The block di­a­gram should give you a pretty good idea of how this all con­nects to­gether. Your au­dio files are stored on a mi­croSD card, which is pow­ered by and con­nected to the WeMos D1 Mini MCU board via the SPI port con­nec­tions. That streams the dig­i­tal au­dio data into the ESP8266 chip, which then con­verts it on the fly into I2S for­mat and for­wards it onto the DAC. The DAC is also pow­ered by the WeMos D1 Mini board, and since the WeMos D1 Mini is pow­ered via its mi­croUSB port, it means you just need a sin­gle USB power source. We con­trol the player by a small mo­men­tary-on push­but­ton switch con­nected to the MCU board’s D2 I/O pin.

The whole thing is rel­a­tively sim­ple, but I2S gives the au­dio de­signer some sig­nif­i­cant ad­van­tages, and most of them are to do with au­dio qual­ity. By us­ing I2S, the DAC’s sen­si­tive ana­log elec­tronic cir­cuitry can be kept away from dig­i­tal in­ter­fer­ence gen­er­ated by the MCU and this phys­i­cal sep­a­ra­tion helps the DAC pro­duce a qui­eter, cleaner au­dio out­put. The trick is you need an MCU with I2S sup­port, and the ESP8266 is one of the few bud­get MCUs that does.


Many au­dio en­thu­si­asts will swear by the big money they’ve spent on their ded­i­cated DAC unit, ei­ther con­nected to their phone or au­dio source, for gen­er­at­ing the high­est-qual­ity au­dio. Yet for all the money you can spend on one, ev­ery DAC unit starts with a ded­i­cated DAC chip, and one of the best value op­tions is Texas In­stru­ments’ (for­merly Burr-Brown’s) PCM5102A. It pow­ers many DAC units you’ll find on­line, but you’ll also find it on a num­ber of small DIY cir­cuit-board mod­ules on eBay for around $4. The ver­sion we’re us­ing is called the ‘GY-PCM5102A’ and only re­quires six con­nec­tions to our project. Some on­line forum posters will tell you the PCM5102A isn’t per­fect (read up on ‘Gibbs Ef­fect’ if you want a deep dive into the tech), but we reckon it’ll still out­gun just about any smart­phone, and here’s why. The PCM5102A sup­ports sam­ple rates up to an eye-wa­ter­ing 384kHz and plumbs bit depths to 32-bits. It has a solid sig­nal-to-noise ra­tio (SNR) of 112dB and its to­tal har­monic dis­tor­tion (THD) is rated bet­ter than 0.003%. Th­ese are high­class specs, how­ever, with our fairly crude and sim­ple build, we can’t quite match them. Still, on my test­ing, we can achieve 92dB SNR, which is very re­spectable, par­tic­u­larly given we’re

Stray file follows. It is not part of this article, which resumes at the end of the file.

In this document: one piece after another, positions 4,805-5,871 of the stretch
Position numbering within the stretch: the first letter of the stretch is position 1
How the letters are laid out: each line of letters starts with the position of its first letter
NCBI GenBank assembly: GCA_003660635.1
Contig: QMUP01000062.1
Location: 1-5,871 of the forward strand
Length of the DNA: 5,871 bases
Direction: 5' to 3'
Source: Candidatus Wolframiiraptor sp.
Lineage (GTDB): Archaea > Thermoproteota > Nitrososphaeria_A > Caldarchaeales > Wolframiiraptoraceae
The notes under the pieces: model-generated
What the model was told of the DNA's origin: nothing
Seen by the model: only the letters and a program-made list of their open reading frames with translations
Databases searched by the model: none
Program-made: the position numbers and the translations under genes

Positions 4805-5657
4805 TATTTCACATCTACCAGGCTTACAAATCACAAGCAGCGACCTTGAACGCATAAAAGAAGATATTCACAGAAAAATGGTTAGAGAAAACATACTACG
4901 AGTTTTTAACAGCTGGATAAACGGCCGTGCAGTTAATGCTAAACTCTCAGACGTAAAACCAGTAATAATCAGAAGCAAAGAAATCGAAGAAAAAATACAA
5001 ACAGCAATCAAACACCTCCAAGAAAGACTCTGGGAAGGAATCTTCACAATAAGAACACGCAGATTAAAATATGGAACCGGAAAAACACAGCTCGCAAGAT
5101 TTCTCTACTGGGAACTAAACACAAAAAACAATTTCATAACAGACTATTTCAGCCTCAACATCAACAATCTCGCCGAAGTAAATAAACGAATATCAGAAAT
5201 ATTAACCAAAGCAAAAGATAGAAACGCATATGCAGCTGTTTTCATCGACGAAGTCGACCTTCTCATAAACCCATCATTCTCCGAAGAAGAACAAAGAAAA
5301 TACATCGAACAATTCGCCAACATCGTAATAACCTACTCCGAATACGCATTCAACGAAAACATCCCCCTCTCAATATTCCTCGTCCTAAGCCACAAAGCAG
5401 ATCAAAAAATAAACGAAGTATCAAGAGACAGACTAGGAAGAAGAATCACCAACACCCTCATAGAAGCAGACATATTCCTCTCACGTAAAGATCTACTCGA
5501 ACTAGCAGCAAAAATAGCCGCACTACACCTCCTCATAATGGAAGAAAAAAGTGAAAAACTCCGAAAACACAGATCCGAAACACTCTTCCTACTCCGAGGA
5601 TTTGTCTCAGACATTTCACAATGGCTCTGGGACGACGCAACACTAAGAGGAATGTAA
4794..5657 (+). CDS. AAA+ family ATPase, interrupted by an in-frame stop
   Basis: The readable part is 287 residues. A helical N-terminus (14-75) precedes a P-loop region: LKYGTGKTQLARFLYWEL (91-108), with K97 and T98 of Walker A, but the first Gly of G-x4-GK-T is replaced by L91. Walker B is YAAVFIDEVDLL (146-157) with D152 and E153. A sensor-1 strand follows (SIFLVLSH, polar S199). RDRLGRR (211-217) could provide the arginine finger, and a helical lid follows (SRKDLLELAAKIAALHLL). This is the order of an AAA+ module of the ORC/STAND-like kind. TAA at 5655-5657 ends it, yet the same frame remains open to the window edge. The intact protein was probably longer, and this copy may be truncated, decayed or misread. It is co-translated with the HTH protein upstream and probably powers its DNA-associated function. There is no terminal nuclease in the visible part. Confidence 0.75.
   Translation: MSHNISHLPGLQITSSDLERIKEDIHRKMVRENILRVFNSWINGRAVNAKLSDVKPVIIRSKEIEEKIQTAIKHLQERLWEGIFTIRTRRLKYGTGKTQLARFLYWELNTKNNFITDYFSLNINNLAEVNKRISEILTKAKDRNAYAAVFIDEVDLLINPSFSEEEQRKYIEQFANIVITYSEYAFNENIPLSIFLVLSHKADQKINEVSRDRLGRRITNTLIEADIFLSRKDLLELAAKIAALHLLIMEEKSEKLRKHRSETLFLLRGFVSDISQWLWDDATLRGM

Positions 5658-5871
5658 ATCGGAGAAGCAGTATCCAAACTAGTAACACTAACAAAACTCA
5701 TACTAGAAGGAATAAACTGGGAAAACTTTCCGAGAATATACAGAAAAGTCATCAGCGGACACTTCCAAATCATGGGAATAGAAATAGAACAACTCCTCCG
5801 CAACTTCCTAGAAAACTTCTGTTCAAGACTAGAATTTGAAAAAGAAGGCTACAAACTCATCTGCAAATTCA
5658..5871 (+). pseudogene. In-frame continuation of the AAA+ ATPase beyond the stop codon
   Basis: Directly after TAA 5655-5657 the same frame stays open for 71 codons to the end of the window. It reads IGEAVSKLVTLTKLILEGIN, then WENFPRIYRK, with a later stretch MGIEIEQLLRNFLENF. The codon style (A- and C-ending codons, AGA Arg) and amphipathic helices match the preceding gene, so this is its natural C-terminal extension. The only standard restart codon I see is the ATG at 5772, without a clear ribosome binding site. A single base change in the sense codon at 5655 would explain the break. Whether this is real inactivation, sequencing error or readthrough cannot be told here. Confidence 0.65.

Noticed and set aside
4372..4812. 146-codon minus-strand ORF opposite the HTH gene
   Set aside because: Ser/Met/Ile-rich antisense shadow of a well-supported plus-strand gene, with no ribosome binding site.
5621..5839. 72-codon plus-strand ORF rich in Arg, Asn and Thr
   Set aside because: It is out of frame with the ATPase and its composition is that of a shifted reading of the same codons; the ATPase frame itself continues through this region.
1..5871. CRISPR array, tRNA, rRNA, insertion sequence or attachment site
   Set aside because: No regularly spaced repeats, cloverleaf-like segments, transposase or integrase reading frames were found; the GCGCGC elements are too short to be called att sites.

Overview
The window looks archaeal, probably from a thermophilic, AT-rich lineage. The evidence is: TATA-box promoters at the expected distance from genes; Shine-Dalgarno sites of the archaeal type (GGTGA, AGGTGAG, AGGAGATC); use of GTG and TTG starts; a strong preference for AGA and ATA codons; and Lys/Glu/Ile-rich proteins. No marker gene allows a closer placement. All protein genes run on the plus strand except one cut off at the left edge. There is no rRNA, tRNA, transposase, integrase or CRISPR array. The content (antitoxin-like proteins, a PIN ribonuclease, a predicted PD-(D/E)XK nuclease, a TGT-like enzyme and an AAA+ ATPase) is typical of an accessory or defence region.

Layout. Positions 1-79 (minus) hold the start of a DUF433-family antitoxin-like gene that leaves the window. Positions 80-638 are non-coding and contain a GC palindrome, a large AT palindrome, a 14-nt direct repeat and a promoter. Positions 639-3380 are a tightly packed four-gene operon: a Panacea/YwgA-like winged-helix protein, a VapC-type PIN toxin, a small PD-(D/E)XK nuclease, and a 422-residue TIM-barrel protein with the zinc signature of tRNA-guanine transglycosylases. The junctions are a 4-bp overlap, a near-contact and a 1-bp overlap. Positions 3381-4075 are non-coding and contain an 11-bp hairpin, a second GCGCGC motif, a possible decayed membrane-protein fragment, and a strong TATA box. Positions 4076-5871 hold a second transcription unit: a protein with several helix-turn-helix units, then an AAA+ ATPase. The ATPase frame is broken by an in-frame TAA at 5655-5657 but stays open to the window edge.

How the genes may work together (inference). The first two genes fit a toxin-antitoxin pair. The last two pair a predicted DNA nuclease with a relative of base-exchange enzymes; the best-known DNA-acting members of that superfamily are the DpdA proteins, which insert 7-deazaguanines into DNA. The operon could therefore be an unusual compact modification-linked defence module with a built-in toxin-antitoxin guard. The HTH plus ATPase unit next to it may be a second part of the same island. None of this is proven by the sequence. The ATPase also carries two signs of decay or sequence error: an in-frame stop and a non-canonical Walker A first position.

us­ing no shielded au­dio ca­bling what­so­ever. Few, if any, smart­phones can match those specs.

That said, the PCM5102A is just one of a buck­et­load of I2S DACs on the mar­ket — Cir­rus Logic makes the pop­u­lar CS4334 16-bit stereo DAC and Real­tek makes an ALC se­ries of I2S DAC chips. Th­ese are the same chip­mak­ers that sup­ply PC mother­board mak­ers such as Gi­ga­byte and ASUS. For ex­am­ple, Gi­ga­byte’s top-end Z370 AORUS GAM­ING 7-OP mother­board fea­tures the ESS SABRE 9018 DAC chip — its main data in­ter­face is I2S. Some chips come with mul­ti­ple in­ter­faces, I2S is a long-term stan­dard that’s easy to use.